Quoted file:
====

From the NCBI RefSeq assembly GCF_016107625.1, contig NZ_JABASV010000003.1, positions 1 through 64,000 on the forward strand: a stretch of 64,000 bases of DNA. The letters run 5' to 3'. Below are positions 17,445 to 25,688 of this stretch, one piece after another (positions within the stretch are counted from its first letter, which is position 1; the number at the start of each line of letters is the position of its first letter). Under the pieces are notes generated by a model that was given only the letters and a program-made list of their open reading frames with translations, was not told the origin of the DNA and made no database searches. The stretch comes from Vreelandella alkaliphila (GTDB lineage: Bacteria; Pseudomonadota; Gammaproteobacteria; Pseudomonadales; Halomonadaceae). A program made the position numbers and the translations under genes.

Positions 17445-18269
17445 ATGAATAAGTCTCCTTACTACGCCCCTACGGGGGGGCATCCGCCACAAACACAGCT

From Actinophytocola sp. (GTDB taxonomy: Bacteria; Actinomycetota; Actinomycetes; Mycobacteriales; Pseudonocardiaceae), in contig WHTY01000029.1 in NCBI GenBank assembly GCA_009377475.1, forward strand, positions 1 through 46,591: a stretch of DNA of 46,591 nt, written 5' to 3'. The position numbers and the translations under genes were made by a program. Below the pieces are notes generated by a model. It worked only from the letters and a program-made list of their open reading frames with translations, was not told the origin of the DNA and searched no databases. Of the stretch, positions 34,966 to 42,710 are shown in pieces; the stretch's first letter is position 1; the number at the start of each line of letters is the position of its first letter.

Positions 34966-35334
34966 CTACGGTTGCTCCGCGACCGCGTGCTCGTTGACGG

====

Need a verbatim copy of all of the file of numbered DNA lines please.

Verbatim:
From the NCBI RefSeq assembly GCF_016107625.1, contig NZ_JABASV010000003.1, positions 1 through 64,000 on the forward strand: a stretch of 64,000 bases of DNA. The letters run 5' to 3'. Below are positions 17,445 to 25,688 of this stretch, one piece after another (positions within the stretch are counted from its first letter, which is position 1; the number at the start of each line of letters is the position of its first letter). Under the pieces are notes generated by a model that was given only the letters and a program-made list of their open reading frames with translations, was not told the origin of the DNA and made no database searches. The stretch comes from Vreelandella alkaliphila (GTDB lineage: Bacteria; Pseudomonadota; Gammaproteobacteria; Pseudomonadales; Halomonadaceae). A program made the position numbers and the translations under genes.

Positions 17445-18269
17445 ATGAATAAGTCTCCTTACTACGCCCCTACGGGGGGGCATCCGCCACAAACACAGCT

From Actinophytocola sp. (GTDB taxonomy: Bacteria; Actinomycetota; Actinomycetes; Mycobacteriales; Pseudonocardiaceae), in contig WHTY01000029.1 in NCBI GenBank assembly GCA_009377475.1, forward strand, positions 1 through 46,591: a stretch of DNA of 46,591 nt, written 5' to 3'. The position numbers and the translations under genes were made by a program. Below the pieces are notes generated by a model. It worked only from the letters and a program-made list of their open reading frames with translations, was not told the origin of the DNA and searched no databases. Of the stretch, positions 34,966 to 42,710 are shown in pieces; the stretch's first letter is position 1; the number at the start of each line of letters is the position of its first letter.

Positions 34966-35334
34966 CTACGGTTGCTCCGCGACCGCGTGCTCGTTGACGG